Thursday, May 2, 2013

Getting Your Spray On Part Two: Using the System

 
 
 
 
FAUX FORCE FOUR...
Fighting for Truth, Justice, and Better Finishes
 
 
(Talented Kansas City Finishers Brenda Macaluso, Kerry Phillips, and Mona Kurtz.)
 
 
 
Ah... the first signs of Spring.  Bruce is dry cleaning his Hawaiian Shirts, the dogs are leaving grass stains on the carpet, and I have monkey palms because I still don't know the right way to apply self tanner.  But most importantly (and to the point of this post) it begins the optimal time for many finishers to use their garage for cabinet/furniture jobs!
 

In Part One, I talked about the basics of a HVLP spray gun and reviewed the parts.  Of course, what you do with those parts is another story....
 
 
 
For example, these are parts to a car
 


 
and depending on how you use them, you end up with a DeLorean
 
 
or this.  Where do you think he put the Flux Capacitor?
 
 
So let's assume that you read the last blog post or your owner's manual and your spray gun is correctly assembled. But you are still having problems getting that fine factory finish you (and the client) are hoping for and the reason you purchased a spray gun in the first place.
 
The first thing to check does involve the parts. Make sure you have the correct sized needle, air nozzle, and air cap for the viscosity of your product. Thicker products such as base coats and crackle medium need a larger numbered set-up. Thinner materials such as topcoats and crackle size require a smaller set-up.  If you match the thinner topcoat needle to a base coat sized air nozzle your product will just stream out the tip.
 
Next, make sure your product is thinned properly.  The beauty of a water-based system is that you can thin your product with tap water.
 
 

The product line I use, Faux Effects, is on the thicker side.  That can be a good thin because thinning with water and spraying gives me more product square footage.  I use Setcoat as my base paint for cabinets and thin it about 1/4 cup of water per quart of Setcoat.  You want it to resemble half & half.
For topcoats, I again start with 1/4 cup water per quart of product.  Topcoat should be the consistency of whole milk.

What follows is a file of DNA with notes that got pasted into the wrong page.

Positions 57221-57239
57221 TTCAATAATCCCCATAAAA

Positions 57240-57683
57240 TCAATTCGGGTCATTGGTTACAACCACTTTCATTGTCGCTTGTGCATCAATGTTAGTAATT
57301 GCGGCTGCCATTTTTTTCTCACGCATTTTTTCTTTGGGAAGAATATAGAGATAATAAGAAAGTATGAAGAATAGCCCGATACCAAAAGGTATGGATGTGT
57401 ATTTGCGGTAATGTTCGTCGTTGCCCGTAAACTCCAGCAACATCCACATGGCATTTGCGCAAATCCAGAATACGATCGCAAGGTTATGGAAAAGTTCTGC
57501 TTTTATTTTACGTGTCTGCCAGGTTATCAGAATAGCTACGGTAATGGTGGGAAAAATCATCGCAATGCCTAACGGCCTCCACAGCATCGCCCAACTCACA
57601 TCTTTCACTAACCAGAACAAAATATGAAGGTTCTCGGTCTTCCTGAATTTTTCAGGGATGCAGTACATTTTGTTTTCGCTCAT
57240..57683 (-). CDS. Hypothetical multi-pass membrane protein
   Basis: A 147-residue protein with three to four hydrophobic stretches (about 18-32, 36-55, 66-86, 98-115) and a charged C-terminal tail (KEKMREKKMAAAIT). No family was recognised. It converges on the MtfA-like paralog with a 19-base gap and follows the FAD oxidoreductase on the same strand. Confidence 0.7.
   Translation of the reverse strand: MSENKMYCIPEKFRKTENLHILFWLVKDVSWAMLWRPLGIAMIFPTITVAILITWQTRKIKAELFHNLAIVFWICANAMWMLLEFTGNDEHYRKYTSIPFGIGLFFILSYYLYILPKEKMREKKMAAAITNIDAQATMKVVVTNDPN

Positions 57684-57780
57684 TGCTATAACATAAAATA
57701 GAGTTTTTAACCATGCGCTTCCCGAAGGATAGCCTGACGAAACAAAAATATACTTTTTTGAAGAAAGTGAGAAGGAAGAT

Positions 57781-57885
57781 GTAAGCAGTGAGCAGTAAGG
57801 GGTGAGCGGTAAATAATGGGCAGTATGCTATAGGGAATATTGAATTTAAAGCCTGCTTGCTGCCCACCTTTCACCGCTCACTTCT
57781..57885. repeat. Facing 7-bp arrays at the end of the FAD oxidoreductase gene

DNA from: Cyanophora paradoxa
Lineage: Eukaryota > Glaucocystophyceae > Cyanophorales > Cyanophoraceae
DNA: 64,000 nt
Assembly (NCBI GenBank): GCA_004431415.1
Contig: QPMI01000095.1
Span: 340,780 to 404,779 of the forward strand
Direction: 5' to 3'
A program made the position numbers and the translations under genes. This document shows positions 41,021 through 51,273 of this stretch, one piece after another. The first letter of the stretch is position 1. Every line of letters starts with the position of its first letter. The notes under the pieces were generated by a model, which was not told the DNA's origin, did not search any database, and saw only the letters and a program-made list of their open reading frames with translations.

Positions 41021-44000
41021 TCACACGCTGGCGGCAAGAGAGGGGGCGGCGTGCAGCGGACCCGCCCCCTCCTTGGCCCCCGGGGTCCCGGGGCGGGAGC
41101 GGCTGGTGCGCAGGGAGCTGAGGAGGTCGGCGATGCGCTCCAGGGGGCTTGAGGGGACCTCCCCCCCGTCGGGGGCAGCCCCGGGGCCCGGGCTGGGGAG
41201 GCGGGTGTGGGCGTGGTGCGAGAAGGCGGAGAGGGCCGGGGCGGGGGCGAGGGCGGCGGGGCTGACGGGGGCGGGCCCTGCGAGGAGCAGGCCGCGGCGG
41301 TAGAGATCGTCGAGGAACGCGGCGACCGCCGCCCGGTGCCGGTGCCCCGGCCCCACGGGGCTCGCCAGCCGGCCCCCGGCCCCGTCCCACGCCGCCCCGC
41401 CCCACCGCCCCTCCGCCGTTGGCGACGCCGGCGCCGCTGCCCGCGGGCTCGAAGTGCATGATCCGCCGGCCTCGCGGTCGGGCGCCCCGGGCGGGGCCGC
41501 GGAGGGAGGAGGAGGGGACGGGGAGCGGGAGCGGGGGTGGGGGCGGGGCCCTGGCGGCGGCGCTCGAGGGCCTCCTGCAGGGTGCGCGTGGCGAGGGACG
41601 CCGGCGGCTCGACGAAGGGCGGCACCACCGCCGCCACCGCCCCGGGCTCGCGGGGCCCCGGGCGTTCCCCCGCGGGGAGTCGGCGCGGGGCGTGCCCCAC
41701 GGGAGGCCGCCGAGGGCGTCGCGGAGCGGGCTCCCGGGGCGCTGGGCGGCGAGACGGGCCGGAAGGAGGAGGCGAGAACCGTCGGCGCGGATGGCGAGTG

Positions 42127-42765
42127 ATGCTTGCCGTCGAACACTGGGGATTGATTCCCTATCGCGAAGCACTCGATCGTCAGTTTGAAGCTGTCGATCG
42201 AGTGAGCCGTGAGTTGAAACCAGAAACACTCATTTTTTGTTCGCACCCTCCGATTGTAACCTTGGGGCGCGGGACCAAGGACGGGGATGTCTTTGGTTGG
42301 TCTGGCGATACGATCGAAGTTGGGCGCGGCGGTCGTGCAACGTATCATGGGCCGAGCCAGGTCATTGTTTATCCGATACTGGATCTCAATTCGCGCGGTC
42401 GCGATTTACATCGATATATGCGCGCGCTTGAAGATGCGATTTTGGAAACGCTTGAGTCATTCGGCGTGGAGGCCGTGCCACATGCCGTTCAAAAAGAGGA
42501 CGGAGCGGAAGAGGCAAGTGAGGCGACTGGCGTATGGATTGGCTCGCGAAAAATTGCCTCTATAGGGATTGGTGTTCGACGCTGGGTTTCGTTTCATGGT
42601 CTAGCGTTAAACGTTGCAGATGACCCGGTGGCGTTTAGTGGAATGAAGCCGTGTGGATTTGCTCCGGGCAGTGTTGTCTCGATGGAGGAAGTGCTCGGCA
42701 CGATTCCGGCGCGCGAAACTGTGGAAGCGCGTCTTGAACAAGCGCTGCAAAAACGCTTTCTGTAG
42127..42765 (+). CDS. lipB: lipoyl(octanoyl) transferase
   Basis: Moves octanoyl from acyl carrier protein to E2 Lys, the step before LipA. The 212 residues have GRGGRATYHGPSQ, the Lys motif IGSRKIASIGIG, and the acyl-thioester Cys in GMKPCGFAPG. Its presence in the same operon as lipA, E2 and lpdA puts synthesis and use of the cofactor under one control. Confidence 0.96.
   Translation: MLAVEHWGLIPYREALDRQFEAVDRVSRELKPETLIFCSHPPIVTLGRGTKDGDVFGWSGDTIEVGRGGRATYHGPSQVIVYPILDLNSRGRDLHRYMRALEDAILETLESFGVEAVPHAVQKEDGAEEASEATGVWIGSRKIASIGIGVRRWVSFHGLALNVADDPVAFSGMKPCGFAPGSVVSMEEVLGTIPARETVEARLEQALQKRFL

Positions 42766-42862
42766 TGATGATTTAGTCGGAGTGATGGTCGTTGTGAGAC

Make sure your topcoats are well mixed by dumping in a separate container to get the solids and liquid well blended.  Just spraying the liquid without the full benefit of the solids will create a shiny surface with spotty coverage.
 
 


After thinning, you need to strain your product. It should flow easily through a medium to small screen.  I usually thin and strain my product beforehand rather then on site when I am spraying on site.  In a pinch, you can make a strainer from folded cheesecloth (or pantyhose if you happen to be wearing them or robbing a convenience store later in the day).

The only products I do not strain are crackle size and crackle medium.  For the size, I thin 10% with water and use the topcoat setup.  For the crackle medium I thin to paint thickness and use the basecoat (larger) setup. If you strain these products you will end up spraying tinted water and nothing will crack.


Put some petroleum jelly around the gasket in the spray gun lid-this will improve the seal.  Getting the lid tight and straight are two different things. You should feel a click if your lid is on properly.  If product is bubbling around the lid then the top is not on straight even if it is tight.


Attach the gun to the air hose and make sure the hose is open. In the picture above the air hose lever is in the open position.   In the picture below, the air hose lever is closed. You should hear the turbine strain.




This lever is a great way to control air speed-especially working off a ladder or scaffold.  By adjusting the lever I can slow my speed which reduces over-spray and increase precision.


In the picture above, the needle is even with the air nozzle and air cap opening. This is the "normal" setting for covering a cabinet door with some overspray and is a good setting for a spray booth situation.  The air cap in the above picture is set on the diagonal which means my spray pattern will be an elliptical:


I use this setting for corners, dental molding, and when I spray heavy material like crackle medium.